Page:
In the next of my posts about movies which I studied for my article “Disaster Narratives by Design: Is Japan Different?“, I am writing about Sekai Daisensō (世界大戦争) (Shūe Matsubayashi, 1961) known as The Last War in English. This is one of the many disaster movies that came out from Toho Studies in the 1960s, 1970s and 1980s (see also Fukkatsu no Hi, Jishin Rettō, Nihon Chinbotsu, Nosutoradamusu no Daiyogen, Shuto Shōshitsu).
A summary about the movie on IMDb is as follows.
This Japanese film speculates on the events which lead the U.S. and the Soviet Union into a nuclear Armageddon.https://www.imdb.com/title/tt0055428/?ref_=nv_sr_srsg_0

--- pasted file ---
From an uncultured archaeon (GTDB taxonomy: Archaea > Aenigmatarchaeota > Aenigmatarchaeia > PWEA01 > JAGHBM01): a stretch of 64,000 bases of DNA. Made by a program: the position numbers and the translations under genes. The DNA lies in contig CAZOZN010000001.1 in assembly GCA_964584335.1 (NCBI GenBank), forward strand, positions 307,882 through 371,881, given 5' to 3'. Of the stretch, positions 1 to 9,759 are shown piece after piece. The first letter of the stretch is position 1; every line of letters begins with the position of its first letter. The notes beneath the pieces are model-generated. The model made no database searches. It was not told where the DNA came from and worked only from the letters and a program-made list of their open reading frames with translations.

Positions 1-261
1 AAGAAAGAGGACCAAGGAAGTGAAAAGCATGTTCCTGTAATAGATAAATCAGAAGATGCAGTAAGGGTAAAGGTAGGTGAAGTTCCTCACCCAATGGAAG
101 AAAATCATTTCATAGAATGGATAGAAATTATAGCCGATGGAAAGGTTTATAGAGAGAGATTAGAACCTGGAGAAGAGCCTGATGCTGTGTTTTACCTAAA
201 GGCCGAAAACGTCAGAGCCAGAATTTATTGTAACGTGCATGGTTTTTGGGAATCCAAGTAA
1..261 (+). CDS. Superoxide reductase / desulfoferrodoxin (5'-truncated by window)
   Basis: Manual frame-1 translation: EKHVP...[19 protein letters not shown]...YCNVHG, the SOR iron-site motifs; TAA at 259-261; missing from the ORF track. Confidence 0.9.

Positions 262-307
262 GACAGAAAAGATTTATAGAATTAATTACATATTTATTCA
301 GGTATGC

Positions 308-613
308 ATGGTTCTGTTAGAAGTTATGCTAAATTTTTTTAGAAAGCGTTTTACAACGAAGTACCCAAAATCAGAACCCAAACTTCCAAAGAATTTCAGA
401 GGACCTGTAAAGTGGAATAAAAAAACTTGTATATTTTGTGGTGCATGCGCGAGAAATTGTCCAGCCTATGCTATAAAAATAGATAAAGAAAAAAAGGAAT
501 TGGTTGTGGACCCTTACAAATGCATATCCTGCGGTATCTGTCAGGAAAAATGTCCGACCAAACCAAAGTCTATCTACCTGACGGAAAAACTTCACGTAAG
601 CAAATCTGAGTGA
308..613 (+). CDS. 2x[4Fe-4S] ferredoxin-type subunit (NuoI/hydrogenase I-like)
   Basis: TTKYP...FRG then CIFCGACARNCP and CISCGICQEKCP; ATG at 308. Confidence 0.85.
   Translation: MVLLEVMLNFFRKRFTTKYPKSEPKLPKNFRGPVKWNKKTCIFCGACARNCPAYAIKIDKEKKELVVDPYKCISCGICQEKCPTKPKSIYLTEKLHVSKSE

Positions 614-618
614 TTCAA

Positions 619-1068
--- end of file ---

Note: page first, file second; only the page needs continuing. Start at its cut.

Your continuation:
As the second oldest movie in my study (the oldest, Hiroshima (Hideo Sekigawa, 1953) will be the subject of the final post about movies studied for my article), and that we are now (at the time of writing) 60 years on from its release, it’s safe to say that it, like so many of the other Toho films mentioned above, is showing its age. Perhaps some of the themes that it raises – i.e. a nuclear war between the US and Soviet Union – seem less relevant today, but as I have written about in another post already, we are perhaps kidding ourselves if we think that the only Armageddon that the world is facing these days is caused by environmental damage or diseases like COVID-19. Nuclear weapons remain a serious threat.
Looking at the revised list of conventions that I developed as part of my article “Disaster Narratives by Design: Is Japan Different?“, Sekai Daisensō has 14 out of 17. Unsurprisingly, given the theme, there is no particularly optimism and it doesn’t aim to have a happy ending – this is a feature, as I discuss in the article itself, that is noticeable in many Japanese disaster movies.